Description: The Anderson County Courthouse is the largest historic institutional building in Palestine and arguably the most prominent architectural landmark. Sited atop a hill that overlooks the central business district to the southwest, the courthouse retains its historic integrity and character. The original architects, C.H. Page and Brother incorporated Classical Revival elements in the design, which bears a resemblance to the firm’s courthouse design for Williamson County, Texas. Legislators designated Palestine the county seat of Anderson County in 1846, the year of the county’s creation. This is the county’s fourth courthouse, and the third to be erected on this site. It was designed in 1913-1914 by the noted Austin architectural firm of Charles Page and Brother. B.P. Garvey of Gainesville, Texas, served as the contractor. The building’s formal dedication ceremony was held December 20, 1914. Billy Bean documented the courthouse in his 1980 survey. The building was extensively remodeled in 1986. It was added to the National Register of Historic Places in 1992 - Building #92001256
Contributing Partner: Anderson County Historical Commission
[Anderson County Courthouse]

[Anderson County Courthouse]

Date: 1991~
Creator: unknown
Description: The Anderson County Courthouse is the largest historic institutional building in Palestine and arguably the most prominent architectural landmark. Sited atop a hill that overlooks the central business district to the southwest, the courthouse retains its historic integrity and character. The original architects, C.H. Page and Brother incorporated Classical Revival elements in the design, which bears a resemblance to the firm’s courthouse design for Williamson County, Texas. Legislators designated Palestine the county seat of Anderson County in 1846, the year of the county’s creation. This is the county’s fourth courthouse, and the third to be erected on this site. It was designed in 1913-1914 by the noted Austin architectural firm of Charles Page and Brother. B.P. Garvey of Gainesville, Texas, served as the contractor. The building’s formal dedication ceremony was held December 20, 1914. Billy Bean documented the courthouse in his 1980 survey. The building was extensively remodeled in 1986. It was added to the National Register of Historic Places in 1992 - Building #92001256
Contributing Partner: Anderson County Historical Commission
[Anderson County Courthouse]

[Anderson County Courthouse]

Date: 1980~
Creator: unknown
Description: Detail view of the architecture just south of the entrance on the west side of the Anderson County Courthouse, located at 500 N. Church in Palestine, Texas. The three-story building has Classical Revival-style elements including Ionic columns across the front. There is a dome topped with a statue of Lady Justice in the center of the roof.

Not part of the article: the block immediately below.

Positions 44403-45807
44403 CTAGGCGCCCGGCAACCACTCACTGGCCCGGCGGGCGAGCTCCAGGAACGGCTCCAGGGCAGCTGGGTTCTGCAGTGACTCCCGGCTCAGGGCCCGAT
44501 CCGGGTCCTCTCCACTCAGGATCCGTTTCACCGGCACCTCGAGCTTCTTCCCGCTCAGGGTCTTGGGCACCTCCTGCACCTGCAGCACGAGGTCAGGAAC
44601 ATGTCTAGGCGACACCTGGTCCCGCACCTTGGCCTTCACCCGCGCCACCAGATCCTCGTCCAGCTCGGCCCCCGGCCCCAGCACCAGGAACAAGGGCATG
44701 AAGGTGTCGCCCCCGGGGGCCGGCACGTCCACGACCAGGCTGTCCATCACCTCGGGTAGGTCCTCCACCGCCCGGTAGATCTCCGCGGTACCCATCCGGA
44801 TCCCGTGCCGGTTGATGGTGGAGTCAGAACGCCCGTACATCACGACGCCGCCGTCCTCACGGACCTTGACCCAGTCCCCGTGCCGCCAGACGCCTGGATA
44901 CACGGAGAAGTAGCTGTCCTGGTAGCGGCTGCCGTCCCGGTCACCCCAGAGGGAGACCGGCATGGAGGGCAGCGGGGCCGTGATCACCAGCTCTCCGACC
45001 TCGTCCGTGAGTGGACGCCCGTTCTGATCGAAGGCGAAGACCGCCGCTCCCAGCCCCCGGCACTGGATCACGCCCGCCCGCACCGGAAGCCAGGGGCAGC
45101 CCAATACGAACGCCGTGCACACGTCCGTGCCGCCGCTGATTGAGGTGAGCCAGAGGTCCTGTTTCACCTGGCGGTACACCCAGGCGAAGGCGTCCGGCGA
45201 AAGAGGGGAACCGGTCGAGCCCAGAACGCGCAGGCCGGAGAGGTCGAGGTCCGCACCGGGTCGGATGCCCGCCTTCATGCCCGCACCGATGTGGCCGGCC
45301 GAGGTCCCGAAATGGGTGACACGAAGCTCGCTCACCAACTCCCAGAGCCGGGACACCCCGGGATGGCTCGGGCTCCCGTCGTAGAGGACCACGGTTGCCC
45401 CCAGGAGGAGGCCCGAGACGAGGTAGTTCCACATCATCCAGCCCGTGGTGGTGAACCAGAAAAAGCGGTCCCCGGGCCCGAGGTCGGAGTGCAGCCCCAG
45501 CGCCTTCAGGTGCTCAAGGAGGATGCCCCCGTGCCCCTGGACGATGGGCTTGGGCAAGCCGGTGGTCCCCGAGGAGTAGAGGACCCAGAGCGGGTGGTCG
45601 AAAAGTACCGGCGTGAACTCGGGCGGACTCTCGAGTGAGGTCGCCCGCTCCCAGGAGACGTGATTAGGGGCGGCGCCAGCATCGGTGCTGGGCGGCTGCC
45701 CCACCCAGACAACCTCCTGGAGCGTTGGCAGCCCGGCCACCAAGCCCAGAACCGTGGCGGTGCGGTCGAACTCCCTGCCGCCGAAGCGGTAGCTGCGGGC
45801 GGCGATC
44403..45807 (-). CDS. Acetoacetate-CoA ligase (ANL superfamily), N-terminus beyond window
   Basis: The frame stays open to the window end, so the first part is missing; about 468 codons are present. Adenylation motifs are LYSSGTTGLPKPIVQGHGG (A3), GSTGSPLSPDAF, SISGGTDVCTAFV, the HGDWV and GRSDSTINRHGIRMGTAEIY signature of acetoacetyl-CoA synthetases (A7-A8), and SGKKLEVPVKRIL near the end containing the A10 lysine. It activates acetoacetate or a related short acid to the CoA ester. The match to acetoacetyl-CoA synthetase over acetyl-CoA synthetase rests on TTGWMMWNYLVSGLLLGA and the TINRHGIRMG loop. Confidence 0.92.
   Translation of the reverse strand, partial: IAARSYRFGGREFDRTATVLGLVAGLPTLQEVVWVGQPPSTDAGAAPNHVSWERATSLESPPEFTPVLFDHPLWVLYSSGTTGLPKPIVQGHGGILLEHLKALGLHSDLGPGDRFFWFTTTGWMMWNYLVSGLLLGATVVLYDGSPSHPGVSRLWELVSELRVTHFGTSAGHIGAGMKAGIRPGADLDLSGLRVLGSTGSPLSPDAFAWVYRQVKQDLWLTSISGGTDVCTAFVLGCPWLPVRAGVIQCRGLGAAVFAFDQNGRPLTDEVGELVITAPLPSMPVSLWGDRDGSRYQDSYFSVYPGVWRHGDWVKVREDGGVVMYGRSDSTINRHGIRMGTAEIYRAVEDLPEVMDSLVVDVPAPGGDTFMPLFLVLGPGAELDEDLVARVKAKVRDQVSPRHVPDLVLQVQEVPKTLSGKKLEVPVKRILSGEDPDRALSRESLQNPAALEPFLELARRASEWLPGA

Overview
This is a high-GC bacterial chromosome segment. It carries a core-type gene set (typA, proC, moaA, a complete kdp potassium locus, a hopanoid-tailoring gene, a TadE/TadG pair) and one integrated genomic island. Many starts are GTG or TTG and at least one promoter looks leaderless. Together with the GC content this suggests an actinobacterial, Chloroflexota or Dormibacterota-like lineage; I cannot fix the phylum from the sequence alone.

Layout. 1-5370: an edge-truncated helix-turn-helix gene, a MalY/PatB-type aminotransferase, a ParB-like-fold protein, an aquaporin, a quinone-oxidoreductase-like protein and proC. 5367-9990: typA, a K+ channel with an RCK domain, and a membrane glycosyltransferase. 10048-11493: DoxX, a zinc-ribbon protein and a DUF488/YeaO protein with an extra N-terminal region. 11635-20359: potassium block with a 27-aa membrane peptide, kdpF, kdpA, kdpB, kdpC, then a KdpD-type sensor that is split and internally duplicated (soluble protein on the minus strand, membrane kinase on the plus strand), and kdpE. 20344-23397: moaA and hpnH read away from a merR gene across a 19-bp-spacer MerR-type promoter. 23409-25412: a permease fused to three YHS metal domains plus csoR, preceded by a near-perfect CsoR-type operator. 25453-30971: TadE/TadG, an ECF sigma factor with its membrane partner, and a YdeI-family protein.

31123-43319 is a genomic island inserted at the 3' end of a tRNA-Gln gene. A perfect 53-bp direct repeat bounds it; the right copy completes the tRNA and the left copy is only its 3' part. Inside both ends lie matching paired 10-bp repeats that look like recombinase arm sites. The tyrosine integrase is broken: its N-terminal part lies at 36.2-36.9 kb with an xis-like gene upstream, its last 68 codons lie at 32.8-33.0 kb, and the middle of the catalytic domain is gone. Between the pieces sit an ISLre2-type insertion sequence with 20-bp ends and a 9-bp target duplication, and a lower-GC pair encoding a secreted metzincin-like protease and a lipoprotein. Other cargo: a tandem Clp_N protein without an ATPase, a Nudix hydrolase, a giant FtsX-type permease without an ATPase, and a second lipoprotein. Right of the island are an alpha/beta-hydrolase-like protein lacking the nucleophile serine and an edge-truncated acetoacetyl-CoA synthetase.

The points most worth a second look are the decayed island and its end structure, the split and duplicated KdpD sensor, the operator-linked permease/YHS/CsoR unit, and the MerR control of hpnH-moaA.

Contributing Partner: Anderson County Historical Commission
[Anderson County Courthouse]

[Anderson County Courthouse]

Date: unknown
Creator: unknown
Description: Photograph of a man wearing a suit, speaking into a microphone on the steps of the Anderson County Courthouse, located at 500 N. Church in Palestine, Texas. There are people seated on the steps and standing on the ground watching. Part of the building's Classical Revival-style architecture is visible in the upper part of the image.
Contributing Partner: Anderson County Historical Commission
[Anderson County Farmers]

[Anderson County Farmers]

Date: c. 1900
Creator: unknown
Description: Photo of some farmer working in the fields somewhere in Anderson County. It is unknown who Mrs. Melba Wallace is or how she is connected to this picture.
Contributing Partner: Anderson County Historical Commission
[Anderson County Jail - 704 Avenue A]

[Anderson County Jail - 704 Avenue A]

Date: unknown
Creator: unknown
Description: Photograph of the northeast corner of the Anderson County Jail building located at 704 Avenue A in Palestine, Texas, taken from N. Church Street. It is a three-story Art Deco-style brick building. A sign over the entrance says, "Anderson County Juvenile Center." There is a line of orange cones in the street in the foreground of the image, as well as several people: a man on a bicycle to the right and two women with a young girl walking around cones to the left.
Contributing Partner: Anderson County Historical Commission
[Anderson County Pasture]

[Anderson County Pasture]

Date: c. 1950
Creator: unknown
Description: Photo of a pasture in Anderson County
Contributing Partner: Anderson County Historical Commission